#25 – The Yamayurikai: Ito Shizuka

Name: Ito Shizuka (伊藤 静)
DoB: 5th December 1980
Hometown: Tokyo
Agency: Ken Production

There shouldn’t really be a need for me to introduce Ito Shizuka, I have written about her an embarrassing number of times in the past. Do glance through this profile I posted in 2008 for some information on her background.

This is a translation of an interview that was featured on Gakken Anime Seiyuu Web in June 2014.

Q: You first learned about the existence of an occupation named ‘seiyuu’ when you were in high school, is that right?

A: I had often watched anime, but I wasn’t really aware that there was such a thing as a seiyuu profession until my high school days. It was only when I saw a PV for a game at the video games shop I was working part-time at, that I started developing an interest (in seiyuu). I found out that the job wasn’t just about matching voices to characters, but that it covered a wide range of activities including singing and radio.

Q: Was it then that you decided you wanted to become a seiyuu?

A: Nope, it was more like – I’m a bit curious about this so let’s just get into the training school for now and see what happens next (lol). But when I got there, I discovered that acting was fun and felt that I was suited to it. Though I like being the center of attention, I am a little shy and turn red easily so I thought it’d be a good to become a seiyuu…but in fact, when I actually became a seiyuu there were so many photoshoots and events (lol). Of course I’m used to it by now but I did feel a little uncomfortable with it around the time I debuted.

Q: Do you remember your seiyuu debut?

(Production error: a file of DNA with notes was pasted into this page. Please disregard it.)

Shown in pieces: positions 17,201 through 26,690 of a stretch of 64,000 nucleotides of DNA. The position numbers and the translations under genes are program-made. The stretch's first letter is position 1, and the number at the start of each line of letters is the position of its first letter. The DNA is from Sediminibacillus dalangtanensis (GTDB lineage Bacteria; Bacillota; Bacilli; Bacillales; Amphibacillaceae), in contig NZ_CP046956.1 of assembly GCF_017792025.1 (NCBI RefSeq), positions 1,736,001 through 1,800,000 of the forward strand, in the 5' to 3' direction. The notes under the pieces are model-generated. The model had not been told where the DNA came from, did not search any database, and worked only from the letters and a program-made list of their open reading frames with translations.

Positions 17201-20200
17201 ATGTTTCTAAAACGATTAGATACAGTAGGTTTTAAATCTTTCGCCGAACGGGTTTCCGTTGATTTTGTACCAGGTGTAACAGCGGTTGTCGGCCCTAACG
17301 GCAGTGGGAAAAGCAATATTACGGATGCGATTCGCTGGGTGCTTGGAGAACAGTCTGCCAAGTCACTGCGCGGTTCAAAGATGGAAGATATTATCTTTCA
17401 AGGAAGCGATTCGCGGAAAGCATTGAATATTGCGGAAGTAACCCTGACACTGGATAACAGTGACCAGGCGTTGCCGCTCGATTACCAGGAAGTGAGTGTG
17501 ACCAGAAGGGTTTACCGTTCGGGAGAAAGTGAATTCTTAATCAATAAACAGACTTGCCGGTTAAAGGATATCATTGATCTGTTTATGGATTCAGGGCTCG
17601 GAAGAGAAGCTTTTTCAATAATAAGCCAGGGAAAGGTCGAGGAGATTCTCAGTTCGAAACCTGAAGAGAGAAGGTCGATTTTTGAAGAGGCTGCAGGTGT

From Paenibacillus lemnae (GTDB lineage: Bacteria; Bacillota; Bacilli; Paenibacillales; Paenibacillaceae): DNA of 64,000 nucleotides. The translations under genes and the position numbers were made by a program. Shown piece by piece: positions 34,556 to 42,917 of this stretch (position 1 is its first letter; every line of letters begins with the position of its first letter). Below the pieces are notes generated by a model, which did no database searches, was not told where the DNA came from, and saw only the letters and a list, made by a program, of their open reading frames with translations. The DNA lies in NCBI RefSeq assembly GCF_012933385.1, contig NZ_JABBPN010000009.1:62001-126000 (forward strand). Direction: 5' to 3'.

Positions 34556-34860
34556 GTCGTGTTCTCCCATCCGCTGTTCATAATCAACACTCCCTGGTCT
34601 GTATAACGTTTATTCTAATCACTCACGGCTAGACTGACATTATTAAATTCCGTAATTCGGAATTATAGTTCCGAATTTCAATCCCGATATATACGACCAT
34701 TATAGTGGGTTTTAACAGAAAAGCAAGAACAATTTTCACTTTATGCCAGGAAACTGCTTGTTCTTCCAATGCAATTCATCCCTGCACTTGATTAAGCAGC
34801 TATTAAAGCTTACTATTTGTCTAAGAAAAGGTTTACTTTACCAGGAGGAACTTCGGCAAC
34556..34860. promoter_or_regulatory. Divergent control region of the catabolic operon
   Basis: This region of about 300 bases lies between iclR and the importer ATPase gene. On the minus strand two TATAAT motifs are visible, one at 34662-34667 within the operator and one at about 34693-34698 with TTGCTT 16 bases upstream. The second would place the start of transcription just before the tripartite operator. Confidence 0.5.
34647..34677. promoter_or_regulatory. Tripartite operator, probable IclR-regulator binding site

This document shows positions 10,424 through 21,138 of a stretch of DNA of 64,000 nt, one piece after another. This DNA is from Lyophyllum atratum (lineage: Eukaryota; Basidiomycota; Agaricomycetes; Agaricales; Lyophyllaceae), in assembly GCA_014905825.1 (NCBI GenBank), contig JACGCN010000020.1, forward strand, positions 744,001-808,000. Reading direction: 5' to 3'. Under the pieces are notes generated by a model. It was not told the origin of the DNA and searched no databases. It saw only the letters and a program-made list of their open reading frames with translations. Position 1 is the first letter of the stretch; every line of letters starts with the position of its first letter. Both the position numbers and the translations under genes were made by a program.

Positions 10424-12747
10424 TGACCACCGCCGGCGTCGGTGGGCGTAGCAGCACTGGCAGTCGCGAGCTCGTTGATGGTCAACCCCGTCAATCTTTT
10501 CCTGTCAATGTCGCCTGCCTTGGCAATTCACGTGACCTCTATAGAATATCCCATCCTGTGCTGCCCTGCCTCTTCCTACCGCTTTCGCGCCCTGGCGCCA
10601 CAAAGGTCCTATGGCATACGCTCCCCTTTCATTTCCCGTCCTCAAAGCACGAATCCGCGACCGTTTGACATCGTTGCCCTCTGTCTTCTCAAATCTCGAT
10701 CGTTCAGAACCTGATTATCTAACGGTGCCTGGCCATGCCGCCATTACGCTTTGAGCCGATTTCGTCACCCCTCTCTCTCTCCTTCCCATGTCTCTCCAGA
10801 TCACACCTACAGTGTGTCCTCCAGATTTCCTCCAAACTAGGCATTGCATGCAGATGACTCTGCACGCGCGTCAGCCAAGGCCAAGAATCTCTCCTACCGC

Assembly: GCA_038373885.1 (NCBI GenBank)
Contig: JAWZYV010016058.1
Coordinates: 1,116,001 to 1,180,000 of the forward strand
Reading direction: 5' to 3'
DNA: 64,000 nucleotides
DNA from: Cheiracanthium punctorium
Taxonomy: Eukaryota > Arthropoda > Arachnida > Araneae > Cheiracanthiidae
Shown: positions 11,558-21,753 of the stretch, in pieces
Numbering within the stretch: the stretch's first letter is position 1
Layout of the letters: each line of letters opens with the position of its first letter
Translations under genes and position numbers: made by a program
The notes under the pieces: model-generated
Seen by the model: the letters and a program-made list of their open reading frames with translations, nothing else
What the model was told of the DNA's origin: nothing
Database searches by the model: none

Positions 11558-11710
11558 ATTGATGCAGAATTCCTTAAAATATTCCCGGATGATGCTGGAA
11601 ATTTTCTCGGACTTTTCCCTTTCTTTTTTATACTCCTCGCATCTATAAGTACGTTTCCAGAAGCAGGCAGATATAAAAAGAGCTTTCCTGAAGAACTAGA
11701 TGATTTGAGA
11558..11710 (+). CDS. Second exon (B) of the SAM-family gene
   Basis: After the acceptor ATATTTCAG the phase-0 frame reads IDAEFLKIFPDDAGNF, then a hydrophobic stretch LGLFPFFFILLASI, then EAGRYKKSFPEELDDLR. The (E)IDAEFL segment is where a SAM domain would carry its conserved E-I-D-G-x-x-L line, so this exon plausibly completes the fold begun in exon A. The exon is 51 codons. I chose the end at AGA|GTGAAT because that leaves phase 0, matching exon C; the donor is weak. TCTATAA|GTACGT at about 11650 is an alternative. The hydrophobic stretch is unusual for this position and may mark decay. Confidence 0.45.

A: The first (show I did) was the Soreike! Anpanman movie, but I was only called in to provide one of many voices for scenes with background noise (note: refer, walla) and before I could get to grips with anything, it was all over. On the other hand, I remember being terribly nervous during my TV anime debut series TEXHNOLYZE. The heroine didn’t actually have a lot of lines but my hands were always trembling when I was holding the script. Still, I was so happy to have been able to take on the role, and I ended up memorizing all my lines from the first to the last episode.

Q: Around when did you start getting used to the (seiyuu) work?

A: Probably midway through Maria-sama ga Miteru to around the time of Starship Operators. From around 2004 to 2005. I think I was able to relax a little more during Maria-sama ga Miteru due to the fact that it was mostly women in the recording studio. For Starship Operators I voiced the lead character, so I often found myself having to explain parts of the series to seiyuu who came in to voice guest characters. That meant I not only had to be knowledgable about my own character, but I also had to have a complete picture of the show; to be aware of the inter-character relationships and the direction of the series as a whole.

Q: Have there been any changes in the way you approach acting?